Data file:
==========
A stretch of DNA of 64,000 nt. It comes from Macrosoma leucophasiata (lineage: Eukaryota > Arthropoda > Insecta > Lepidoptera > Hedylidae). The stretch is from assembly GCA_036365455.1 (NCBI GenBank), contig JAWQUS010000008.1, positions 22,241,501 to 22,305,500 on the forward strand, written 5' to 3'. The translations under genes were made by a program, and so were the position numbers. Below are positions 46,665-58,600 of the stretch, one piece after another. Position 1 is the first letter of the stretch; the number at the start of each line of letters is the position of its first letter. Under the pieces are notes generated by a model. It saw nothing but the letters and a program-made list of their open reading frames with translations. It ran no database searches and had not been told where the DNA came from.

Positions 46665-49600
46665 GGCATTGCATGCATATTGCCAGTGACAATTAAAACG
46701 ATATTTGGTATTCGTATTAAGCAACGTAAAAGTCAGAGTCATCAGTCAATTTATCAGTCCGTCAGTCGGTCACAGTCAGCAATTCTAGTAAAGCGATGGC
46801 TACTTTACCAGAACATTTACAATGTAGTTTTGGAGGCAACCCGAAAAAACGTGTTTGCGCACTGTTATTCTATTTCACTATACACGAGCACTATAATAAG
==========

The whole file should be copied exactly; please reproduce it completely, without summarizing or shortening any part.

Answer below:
A stretch of DNA of 64,000 nt. It comes from Macrosoma leucophasiata (lineage: Eukaryota > Arthropoda > Insecta > Lepidoptera > Hedylidae). The stretch is from assembly GCA_036365455.1 (NCBI GenBank), contig JAWQUS010000008.1, positions 22,241,501 to 22,305,500 on the forward strand, written 5' to 3'. The translations under genes were made by a program, and so were the position numbers. Below are positions 46,665-58,600 of the stretch, one piece after another. Position 1 is the first letter of the stretch; the number at the start of each line of letters is the position of its first letter. Under the pieces are notes generated by a model. It saw nothing but the letters and a program-made list of their open reading frames with translations. It ran no database searches and had not been told where the DNA came from.

Positions 46665-49600
46665 GGCATTGCATGCATATTGCCAGTGACAATTAAAACG
46701 ATATTTGGTATTCGTATTAAGCAACGTAAAAGTCAGAGTCATCAGTCAATTTATCAGTCCGTCAGTCGGTCACAGTCAGCAATTCTAGTAAAGCGATGGC
46801 TACTTTACCAGAACATTTACAATGTAGTTTTGGAGGCAACCCGAAAAAACGTGTTTGCGCACTGTTATTCTATTTCACTATACACGAGCACTATAATAAG